Monitoring and evaluating social prescribing

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Framework for evaluation

All services need to be able to demonstrate their impact and value for money. The self-care resource includes a strategic framework which can be used to help commissioners of social prescribing consider the range of outcome domains and methods of evaluating them, including personal, health and well-being, quality of life and service activity (including return on investment).

For social prescribing specifically, early discussion with local stakeholders can identify what matters to them and how to evaluate whether social prescribing helps. The national Social Prescribing Network surveyed people from general practice, voluntary organisations, patients, commissioners, charities and academics who identified some of the benefits of social prescribing schemes to date. Their findings could provide a useful starting point for local discussions about the types of benefit stakeholders hope to see social prescribing deliver and, from there, identification of how progress will be monitored and impact will be captured.

Benefits of Social Prescribing as identified by stakeholders

Physical & emotional health & wellbeing Cost-effectiveness & sustainability Builds up local community Behaviour Change Capacity to build up the VCS Social determinants of ill-health
  • Improves resilience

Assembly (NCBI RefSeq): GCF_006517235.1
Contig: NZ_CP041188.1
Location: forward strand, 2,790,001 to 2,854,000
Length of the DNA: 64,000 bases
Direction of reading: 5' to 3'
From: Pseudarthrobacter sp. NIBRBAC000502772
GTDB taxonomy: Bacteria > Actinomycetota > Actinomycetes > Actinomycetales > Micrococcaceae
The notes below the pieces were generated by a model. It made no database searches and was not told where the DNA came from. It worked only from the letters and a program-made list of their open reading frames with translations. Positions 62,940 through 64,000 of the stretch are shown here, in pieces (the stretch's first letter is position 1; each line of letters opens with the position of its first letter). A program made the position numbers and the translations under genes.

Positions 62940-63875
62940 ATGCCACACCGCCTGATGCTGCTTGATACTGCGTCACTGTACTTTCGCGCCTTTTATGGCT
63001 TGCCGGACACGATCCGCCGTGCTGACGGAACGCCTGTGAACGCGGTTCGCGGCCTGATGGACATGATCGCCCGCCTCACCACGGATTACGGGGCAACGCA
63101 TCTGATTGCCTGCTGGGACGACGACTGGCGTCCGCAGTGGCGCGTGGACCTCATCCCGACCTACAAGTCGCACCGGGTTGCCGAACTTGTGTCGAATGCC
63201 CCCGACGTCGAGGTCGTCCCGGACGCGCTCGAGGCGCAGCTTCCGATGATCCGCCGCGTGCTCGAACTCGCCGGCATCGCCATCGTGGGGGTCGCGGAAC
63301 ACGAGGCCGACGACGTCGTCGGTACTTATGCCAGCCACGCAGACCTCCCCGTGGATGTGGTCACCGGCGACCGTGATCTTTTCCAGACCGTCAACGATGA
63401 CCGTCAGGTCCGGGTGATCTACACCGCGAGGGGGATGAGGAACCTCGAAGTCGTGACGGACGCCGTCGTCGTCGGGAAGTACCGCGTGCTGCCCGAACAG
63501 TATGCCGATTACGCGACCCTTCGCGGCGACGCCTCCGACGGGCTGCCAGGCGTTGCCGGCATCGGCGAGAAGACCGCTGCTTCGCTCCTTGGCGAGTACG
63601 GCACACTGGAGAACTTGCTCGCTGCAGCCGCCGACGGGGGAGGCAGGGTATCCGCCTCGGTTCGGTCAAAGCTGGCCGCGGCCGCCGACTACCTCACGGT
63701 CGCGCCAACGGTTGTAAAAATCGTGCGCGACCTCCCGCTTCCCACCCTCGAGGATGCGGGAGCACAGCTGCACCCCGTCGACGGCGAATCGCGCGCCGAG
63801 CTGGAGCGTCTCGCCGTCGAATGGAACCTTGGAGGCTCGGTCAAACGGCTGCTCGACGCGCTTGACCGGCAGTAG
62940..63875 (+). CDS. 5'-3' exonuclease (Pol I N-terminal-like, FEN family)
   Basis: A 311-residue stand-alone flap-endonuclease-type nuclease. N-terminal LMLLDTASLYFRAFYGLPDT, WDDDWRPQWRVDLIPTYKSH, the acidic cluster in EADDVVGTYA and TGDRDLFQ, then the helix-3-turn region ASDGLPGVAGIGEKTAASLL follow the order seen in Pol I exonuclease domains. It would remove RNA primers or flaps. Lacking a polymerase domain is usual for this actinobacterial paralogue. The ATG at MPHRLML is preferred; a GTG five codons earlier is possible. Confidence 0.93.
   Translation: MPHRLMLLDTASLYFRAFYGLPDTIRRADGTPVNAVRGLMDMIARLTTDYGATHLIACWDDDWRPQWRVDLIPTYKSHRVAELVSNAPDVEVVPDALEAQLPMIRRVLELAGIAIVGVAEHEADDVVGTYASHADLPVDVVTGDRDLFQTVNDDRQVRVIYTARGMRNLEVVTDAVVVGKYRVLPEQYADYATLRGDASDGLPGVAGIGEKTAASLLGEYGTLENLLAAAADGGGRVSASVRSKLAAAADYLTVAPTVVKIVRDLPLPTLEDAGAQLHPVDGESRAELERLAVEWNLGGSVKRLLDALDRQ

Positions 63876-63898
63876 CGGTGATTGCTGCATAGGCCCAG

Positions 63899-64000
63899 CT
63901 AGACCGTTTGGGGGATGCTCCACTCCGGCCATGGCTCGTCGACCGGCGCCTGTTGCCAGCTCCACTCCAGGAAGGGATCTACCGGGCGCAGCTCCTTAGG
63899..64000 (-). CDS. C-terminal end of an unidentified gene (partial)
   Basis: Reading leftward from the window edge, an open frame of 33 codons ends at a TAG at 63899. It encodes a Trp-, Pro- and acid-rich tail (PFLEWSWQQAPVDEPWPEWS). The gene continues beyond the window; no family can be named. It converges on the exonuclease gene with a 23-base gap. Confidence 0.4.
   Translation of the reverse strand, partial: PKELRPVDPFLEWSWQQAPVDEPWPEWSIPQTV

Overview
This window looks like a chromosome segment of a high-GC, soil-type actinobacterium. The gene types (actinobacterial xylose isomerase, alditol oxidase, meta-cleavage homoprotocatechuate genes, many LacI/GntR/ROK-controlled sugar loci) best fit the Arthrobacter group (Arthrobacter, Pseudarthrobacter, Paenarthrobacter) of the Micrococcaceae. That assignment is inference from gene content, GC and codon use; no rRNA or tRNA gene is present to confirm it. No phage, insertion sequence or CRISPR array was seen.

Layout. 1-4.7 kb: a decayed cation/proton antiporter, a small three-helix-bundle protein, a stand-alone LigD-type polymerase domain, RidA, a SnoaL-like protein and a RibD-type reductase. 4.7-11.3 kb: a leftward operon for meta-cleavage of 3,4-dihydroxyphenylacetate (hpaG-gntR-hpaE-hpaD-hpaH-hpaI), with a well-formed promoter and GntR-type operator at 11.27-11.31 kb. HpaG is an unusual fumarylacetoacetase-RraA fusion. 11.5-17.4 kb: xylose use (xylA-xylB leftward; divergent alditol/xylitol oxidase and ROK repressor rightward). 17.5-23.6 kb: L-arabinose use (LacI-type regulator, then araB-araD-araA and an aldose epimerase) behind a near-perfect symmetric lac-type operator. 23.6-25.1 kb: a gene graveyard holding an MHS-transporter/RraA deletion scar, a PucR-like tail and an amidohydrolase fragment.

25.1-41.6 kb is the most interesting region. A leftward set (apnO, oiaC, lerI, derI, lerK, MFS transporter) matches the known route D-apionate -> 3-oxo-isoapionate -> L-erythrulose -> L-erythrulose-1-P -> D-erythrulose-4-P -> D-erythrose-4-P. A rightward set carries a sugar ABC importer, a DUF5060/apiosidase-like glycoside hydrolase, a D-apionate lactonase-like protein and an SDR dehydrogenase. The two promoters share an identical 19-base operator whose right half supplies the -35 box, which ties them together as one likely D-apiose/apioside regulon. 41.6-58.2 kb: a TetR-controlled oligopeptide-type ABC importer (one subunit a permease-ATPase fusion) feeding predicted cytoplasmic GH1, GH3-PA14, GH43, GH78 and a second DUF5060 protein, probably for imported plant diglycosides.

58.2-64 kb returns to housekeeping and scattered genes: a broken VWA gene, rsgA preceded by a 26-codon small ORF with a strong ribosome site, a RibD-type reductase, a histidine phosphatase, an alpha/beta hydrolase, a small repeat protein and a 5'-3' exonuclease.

• Self-confidence
  • Self-esteem
  • Improve modifiable lifestyle factors
  • Improve mental health
  • Improve quality of life
  • Prevention
  • Reduction infrequent primary care use
  • Savings across the care pathway
  • Reduced prescribing of medicines
  • Increases awareness of what is available
  • Stronger links between VCS & HCP/Bodies
  • Community resilience
  • Nurture community assets
  • Lifestyle
  • Sustained change
  • Ability to self-care
  • Autonomy
  • Activation
  • Motivation
  • Learning new skills
  • More volunteering
  • Volunteer graduates running schemes
  • Addressing unmet needs of patients
  • Enhance social infrastructure
  • Better employability
  • Reduces isolation
  • Social welfare law advice
  • Reach marginalised groups
  • Increase skills

The Aesop [Aesop (Arts Enterprise with a Social Purpose) and PHE evaluation framework http://www.ae-sop.org/toolbox/phe-framework/] outcomes framework has been developed by academic partners and Public Health England to evaluate and demonstrate the impact of the arts on health and wellbeing. This resource aims to support commissioners, funders, providers and practitioners to plan and develop appropriate evaluation methods for such initiatives.

Measure Yourself Concerns and Wellbeing (MYCAW)[1] has been developed by the University of Bristol Centre for Academic Primary Care and is a self-rated scale using self-defined problems and wellbeing. It has been developed with and used by cancer services.